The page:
1. Blomqvist/Braun/Castroneves/Pagenaud (UK/USA/BR/F), Acura ARX-06 #60, 783 laps
2. Taylor/Albuquerque/Deletraz/Hartley (USA/P/CH/NZ ), Acura ARX-06 #10, 783 laps
3. Bourdais/van der Zande/Dixon (F/NL/NZ), Cadillac V-LMDh #01, 783 laps
7. Campbell/Nasr/Christensen (AUS/BR/DK ), Porsche 963 #7, 749 laps
DNF. Tandy/Jaminet/Cameron (UK/F/USA), Porsche 963 #6, 700 laps
1. MacNeil/Juncadella/Gounon/Engel (USA/E/B/D), Mercedes AMG GT3 #79, 729 laps
2. Garcia/Taylor/Milner (E/USA/USA), Corvette C8.R GTD #3, 729 laps
3. Hawksworth/Barnicoat/Conway (UK/UK/UK), Lexus RC-F GT3 #14, 729 laps
5. Bachler/Pilet/Vanthoor (A/F/B), Porsche 911 GT3 R #9, 728 laps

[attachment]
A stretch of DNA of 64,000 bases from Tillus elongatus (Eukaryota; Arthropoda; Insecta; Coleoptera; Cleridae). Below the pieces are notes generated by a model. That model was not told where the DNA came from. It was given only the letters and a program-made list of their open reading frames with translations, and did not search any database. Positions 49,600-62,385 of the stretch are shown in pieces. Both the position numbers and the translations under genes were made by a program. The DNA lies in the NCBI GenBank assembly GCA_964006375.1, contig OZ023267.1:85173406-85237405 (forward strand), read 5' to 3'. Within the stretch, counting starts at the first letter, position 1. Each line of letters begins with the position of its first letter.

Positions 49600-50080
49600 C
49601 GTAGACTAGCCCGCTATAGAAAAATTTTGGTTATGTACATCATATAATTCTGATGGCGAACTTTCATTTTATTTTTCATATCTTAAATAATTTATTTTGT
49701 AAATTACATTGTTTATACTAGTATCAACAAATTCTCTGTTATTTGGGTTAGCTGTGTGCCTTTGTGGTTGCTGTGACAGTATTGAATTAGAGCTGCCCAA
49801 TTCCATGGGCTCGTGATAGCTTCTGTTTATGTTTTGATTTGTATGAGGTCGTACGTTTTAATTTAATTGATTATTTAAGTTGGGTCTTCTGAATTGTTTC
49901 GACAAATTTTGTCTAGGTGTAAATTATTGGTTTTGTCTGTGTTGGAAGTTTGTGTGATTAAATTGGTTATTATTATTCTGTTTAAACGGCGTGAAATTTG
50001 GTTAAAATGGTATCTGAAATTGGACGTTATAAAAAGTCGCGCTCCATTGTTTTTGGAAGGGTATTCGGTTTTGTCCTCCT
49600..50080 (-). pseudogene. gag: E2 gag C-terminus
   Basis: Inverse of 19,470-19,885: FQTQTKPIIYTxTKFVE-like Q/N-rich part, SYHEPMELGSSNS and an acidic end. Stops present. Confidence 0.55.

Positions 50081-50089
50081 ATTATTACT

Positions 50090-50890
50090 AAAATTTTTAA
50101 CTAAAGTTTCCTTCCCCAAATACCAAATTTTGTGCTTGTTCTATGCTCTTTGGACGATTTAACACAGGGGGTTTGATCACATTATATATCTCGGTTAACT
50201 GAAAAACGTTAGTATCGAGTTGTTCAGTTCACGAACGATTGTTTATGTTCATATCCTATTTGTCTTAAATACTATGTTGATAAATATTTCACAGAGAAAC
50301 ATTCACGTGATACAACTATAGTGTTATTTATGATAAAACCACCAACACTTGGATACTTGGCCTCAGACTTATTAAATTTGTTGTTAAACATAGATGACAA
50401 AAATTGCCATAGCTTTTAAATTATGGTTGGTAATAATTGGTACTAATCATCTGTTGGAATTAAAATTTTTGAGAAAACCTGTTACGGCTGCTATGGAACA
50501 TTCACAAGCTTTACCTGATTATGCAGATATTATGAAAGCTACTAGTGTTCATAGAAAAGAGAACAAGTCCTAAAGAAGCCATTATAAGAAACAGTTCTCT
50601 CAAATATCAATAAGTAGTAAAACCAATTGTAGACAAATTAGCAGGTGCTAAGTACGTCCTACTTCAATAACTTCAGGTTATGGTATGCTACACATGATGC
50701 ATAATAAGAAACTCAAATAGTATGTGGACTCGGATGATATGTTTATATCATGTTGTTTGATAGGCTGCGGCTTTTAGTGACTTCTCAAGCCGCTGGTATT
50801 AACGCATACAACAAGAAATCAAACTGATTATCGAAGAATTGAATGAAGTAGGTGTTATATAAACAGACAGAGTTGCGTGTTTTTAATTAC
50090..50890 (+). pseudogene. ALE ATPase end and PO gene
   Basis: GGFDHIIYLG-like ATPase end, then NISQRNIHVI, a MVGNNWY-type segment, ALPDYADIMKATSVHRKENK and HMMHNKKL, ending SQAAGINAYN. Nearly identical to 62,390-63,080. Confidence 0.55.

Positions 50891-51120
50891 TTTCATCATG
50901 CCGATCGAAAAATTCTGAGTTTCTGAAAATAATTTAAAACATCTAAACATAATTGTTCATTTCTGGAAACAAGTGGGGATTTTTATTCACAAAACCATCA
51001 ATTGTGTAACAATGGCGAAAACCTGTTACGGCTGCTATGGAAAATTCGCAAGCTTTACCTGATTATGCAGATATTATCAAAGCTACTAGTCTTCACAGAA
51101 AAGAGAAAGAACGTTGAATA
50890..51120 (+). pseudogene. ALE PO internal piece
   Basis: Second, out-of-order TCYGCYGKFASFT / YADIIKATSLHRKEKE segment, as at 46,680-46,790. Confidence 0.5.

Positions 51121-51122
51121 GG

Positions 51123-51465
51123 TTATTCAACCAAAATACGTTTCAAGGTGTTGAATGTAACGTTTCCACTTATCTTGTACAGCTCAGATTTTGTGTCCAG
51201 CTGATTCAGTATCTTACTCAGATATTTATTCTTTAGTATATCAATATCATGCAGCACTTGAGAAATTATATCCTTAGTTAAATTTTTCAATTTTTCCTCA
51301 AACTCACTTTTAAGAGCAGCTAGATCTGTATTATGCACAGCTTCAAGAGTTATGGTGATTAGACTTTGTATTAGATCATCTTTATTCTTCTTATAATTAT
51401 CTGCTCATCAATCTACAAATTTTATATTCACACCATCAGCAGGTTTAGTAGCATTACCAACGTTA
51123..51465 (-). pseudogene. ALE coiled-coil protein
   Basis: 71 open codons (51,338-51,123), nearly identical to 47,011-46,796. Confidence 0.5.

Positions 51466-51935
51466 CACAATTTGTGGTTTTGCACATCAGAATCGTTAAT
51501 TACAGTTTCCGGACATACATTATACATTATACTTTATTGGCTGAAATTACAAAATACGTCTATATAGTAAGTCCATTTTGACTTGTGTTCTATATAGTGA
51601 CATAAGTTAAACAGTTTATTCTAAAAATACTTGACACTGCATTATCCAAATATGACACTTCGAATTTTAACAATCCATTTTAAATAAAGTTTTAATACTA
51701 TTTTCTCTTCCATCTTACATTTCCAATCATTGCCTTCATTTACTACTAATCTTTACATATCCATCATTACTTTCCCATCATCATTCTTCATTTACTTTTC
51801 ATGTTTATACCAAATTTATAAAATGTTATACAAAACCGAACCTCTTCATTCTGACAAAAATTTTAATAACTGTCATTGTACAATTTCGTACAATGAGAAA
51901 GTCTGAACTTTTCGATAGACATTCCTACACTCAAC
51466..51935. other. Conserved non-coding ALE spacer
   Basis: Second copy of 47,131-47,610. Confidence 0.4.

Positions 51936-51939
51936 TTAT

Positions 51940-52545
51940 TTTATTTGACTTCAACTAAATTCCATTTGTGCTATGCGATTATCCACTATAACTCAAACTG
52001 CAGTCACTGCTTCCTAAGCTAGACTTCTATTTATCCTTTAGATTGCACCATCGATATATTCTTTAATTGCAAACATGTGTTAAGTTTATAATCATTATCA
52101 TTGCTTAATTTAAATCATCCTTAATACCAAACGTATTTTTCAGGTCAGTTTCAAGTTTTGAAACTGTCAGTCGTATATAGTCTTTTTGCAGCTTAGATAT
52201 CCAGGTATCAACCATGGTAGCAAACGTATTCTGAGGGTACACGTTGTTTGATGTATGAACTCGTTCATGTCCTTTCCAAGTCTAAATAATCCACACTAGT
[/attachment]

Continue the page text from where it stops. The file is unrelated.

6. Kvamme/Estep/Magnussen/Hart /USA/USA/DK/USA), Porsche 911 GT3 R #53, 717 laps
1. De Angelis/Sörensen/James/Turner (CDN/DK/USA/UK ), Aston Martin Vantage GT3 #27, 729 laps
2. Potter/Lally/Pumpelly/Thiim (USA/USA/USA/DK), Aston Martin Vantage GT3 #44, 729 laps
3. Iribe/Schandorff/Millroy/Kirchhöfer (USA /DK/UK/CH), McLaren 720S GT3 #70, 729 laps
9. Hardwick/Heylen/Robichon/Olsen (USA/B/CDN/N), Porsche 911 GT3 R #16, 723 laps
11. Brynjolfsson/Hindman/Root/Estre (USA/USA/USA/F), Porsche 911 GT3 R #77, 719 laps
14. Hyett/Jeannette/Priaulx/Tincknell (USA/USA/UK/UK), Porsche 911 GT3 R #80, 710 laps
16. Metni/van Berlo/Evans/Andlauer (USA/NL/NZ/F), Porsche 911 GT3 R #91, 699 laps
DNF. Brule/Udell/Davis/Bleekemolen (USA/USA/USA/NL), Porsche 911 GT3 R #92, 278 laps